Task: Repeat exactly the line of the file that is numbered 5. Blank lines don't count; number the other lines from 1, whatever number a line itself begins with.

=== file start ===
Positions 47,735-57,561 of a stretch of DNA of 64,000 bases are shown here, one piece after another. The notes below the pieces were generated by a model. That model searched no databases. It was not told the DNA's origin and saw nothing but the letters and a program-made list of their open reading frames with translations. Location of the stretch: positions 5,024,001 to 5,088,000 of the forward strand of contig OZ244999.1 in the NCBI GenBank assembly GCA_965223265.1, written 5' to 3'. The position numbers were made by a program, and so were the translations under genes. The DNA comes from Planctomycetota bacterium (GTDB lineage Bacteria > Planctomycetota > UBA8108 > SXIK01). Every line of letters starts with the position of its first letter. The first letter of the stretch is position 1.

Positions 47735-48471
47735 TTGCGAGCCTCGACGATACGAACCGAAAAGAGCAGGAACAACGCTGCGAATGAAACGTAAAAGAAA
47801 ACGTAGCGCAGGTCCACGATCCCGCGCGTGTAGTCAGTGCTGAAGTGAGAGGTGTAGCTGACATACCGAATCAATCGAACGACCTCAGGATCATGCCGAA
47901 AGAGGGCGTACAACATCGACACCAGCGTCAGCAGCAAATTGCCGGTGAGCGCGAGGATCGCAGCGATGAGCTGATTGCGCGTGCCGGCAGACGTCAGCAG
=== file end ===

47901 AGAGGGCGTACAACATCGACACCAGCGTCAGCAGCAAATTGCCGGTGAGCGCGAGGATCGCAGCGATGAGCTGATTGCGCGTGCCGGCAGACGTCAGCAG